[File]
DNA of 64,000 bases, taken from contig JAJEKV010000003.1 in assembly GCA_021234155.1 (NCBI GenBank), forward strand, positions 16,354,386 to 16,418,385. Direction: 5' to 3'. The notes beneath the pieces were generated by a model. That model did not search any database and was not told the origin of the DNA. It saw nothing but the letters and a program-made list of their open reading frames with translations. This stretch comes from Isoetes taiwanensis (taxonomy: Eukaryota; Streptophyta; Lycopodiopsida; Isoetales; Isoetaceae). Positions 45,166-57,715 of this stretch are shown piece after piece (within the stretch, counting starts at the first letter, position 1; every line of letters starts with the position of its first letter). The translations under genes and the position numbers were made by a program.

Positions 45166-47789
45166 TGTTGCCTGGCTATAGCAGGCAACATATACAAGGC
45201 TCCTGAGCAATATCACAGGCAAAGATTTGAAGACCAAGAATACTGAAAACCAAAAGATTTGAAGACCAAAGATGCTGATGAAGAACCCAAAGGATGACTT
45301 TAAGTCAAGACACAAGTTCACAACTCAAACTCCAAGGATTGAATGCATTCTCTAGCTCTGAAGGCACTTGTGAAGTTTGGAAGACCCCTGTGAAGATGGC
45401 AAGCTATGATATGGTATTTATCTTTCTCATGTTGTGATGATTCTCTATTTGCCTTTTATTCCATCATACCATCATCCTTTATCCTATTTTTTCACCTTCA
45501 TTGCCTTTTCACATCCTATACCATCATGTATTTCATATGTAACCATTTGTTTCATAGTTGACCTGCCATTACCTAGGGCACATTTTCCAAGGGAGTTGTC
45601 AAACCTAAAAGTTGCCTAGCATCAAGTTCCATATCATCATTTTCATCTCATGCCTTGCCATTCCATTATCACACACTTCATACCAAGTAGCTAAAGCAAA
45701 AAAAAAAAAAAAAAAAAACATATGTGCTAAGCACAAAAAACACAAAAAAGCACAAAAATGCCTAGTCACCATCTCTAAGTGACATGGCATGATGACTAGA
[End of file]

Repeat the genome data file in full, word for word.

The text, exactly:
DNA of 64,000 bases, taken from contig JAJEKV010000003.1 in assembly GCA_021234155.1 (NCBI GenBank), forward strand, positions 16,354,386 to 16,418,385. Direction: 5' to 3'. The notes beneath the pieces were generated by a model. That model did not search any database and was not told the origin of the DNA. It saw nothing but the letters and a program-made list of their open reading frames with translations. This stretch comes from Isoetes taiwanensis (taxonomy: Eukaryota; Streptophyta; Lycopodiopsida; Isoetales; Isoetaceae). Positions 45,166-57,715 of this stretch are shown piece after piece (within the stretch, counting starts at the first letter, position 1; every line of letters starts with the position of its first letter). The translations under genes and the position numbers were made by a program.

Positions 45166-47789
45166 TGTTGCCTGGCTATAGCAGGCAACATATACAAGGC
45201 TCCTGAGCAATATCACAGGCAAAGATTTGAAGACCAAGAATACTGAAAACCAAAAGATTTGAAGACCAAAGATGCTGATGAAGAACCCAAAGGATGACTT
45301 TAAGTCAAGACACAAGTTCACAACTCAAACTCCAAGGATTGAATGCATTCTCTAGCTCTGAAGGCACTTGTGAAGTTTGGAAGACCCCTGTGAAGATGGC
45401 AAGCTATGATATGGTATTTATCTTTCTCATGTTGTGATGATTCTCTATTTGCCTTTTATTCCATCATACCATCATCCTTTATCCTATTTTTTCACCTTCA
45501 TTGCCTTTTCACATCCTATACCATCATGTATTTCATATGTAACCATTTGTTTCATAGTTGACCTGCCATTACCTAGGGCACATTTTCCAAGGGAGTTGTC
45601 AAACCTAAAAGTTGCCTAGCATCAAGTTCCATATCATCATTTTCATCTCATGCCTTGCCATTCCATTATCACACACTTCATACCAAGTAGCTAAAGCAAA
45701 AAAAAAAAAAAAAAAAAACATATGTGCTAAGCACAAAAAACACAAAAAAGCACAAAAATGCCTAGTCACCATCTCTAAGTGACATGGCATGATGACTAGA